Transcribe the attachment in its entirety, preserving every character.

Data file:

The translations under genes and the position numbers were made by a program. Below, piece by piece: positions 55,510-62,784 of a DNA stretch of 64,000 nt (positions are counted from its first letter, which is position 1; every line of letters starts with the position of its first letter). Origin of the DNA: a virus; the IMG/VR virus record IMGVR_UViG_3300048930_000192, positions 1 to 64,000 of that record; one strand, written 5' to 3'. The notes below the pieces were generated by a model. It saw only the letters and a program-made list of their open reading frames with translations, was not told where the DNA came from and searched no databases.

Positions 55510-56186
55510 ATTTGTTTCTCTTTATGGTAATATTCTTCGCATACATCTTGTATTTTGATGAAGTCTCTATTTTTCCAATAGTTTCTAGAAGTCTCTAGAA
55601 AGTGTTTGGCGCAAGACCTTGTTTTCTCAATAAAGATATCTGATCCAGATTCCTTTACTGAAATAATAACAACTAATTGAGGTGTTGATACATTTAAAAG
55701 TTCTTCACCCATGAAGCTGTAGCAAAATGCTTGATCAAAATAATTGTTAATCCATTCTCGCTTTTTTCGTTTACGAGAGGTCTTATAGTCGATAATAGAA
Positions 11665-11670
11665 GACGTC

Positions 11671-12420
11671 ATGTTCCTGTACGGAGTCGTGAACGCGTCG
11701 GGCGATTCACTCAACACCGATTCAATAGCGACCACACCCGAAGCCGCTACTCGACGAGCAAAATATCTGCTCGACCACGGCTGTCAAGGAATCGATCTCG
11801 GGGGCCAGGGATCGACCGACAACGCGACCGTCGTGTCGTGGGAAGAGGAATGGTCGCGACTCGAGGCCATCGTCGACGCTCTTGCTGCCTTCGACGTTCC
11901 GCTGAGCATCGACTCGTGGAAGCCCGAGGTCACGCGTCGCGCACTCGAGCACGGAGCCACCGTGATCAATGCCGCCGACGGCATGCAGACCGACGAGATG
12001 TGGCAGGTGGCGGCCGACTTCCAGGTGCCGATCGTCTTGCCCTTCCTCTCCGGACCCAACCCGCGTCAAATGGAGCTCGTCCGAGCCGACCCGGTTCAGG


The translations under genes and the position numbers were made by a program. Below, piece by piece: positions 55,510-62,784 of a DNA stretch of 64,000 nt (positions are counted from its first letter, which is position 1; every line of letters starts with the position of its first letter). Origin of the DNA: a virus; the IMG/VR virus record IMGVR_UViG_3300048930_000192, positions 1 to 64,000 of that record; one strand, written 5' to 3'. The notes below the pieces were generated by a model. It saw only the letters and a program-made list of their open reading frames with translations, was not told where the DNA came from and searched no databases.

Positions 55510-56186
55510 ATTTGTTTCTCTTTATGGTAATATTCTTCGCATACATCTTGTATTTTGATGAAGTCTCTATTTTTCCAATAGTTTCTAGAAGTCTCTAGAA
55601 AGTGTTTGGCGCAAGACCTTGTTTTCTCAATAAAGATATCTGATCCAGATTCCTTTACTGAAATAATAACAACTAATTGAGGTGTTGATACATTTAAAAG
55701 TTCTTCACCCATGAAGCTGTAGCAAAATGCTTGATCAAAATAATTGTTAATCCATTCTCGCTTTTTTCGTTTACGAGAGGTCTTATAGTCGATAATAGAA
Positions 11665-11670
11665 GACGTC

Positions 11671-12420
11671 ATGTTCCTGTACGGAGTCGTGAACGCGTCG
11701 GGCGATTCACTCAACACCGATTCAATAGCGACCACACCCGAAGCCGCTACTCGACGAGCAAAATATCTGCTCGACCACGGCTGTCAAGGAATCGATCTCG
11801 GGGGCCAGGGATCGACCGACAACGCGACCGTCGTGTCGTGGGAAGAGGAATGGTCGCGACTCGAGGCCATCGTCGACGCTCTTGCTGCCTTCGACGTTCC
11901 GCTGAGCATCGACTCGTGGAAGCCCGAGGTCACGCGTCGCGCACTCGAGCACGGAGCCACCGTGATCAATGCCGCCGACGGCATGCAGACCGACGAGATG
12001 TGGCAGGTGGCGGCCGACTTCCAGGTGCCGATCGTCTTGCCCTTCCTCTCCGGACCCAACCCGCGTCAAATGGAGCTCGTCCGAGCCGACCCGGTTCAGG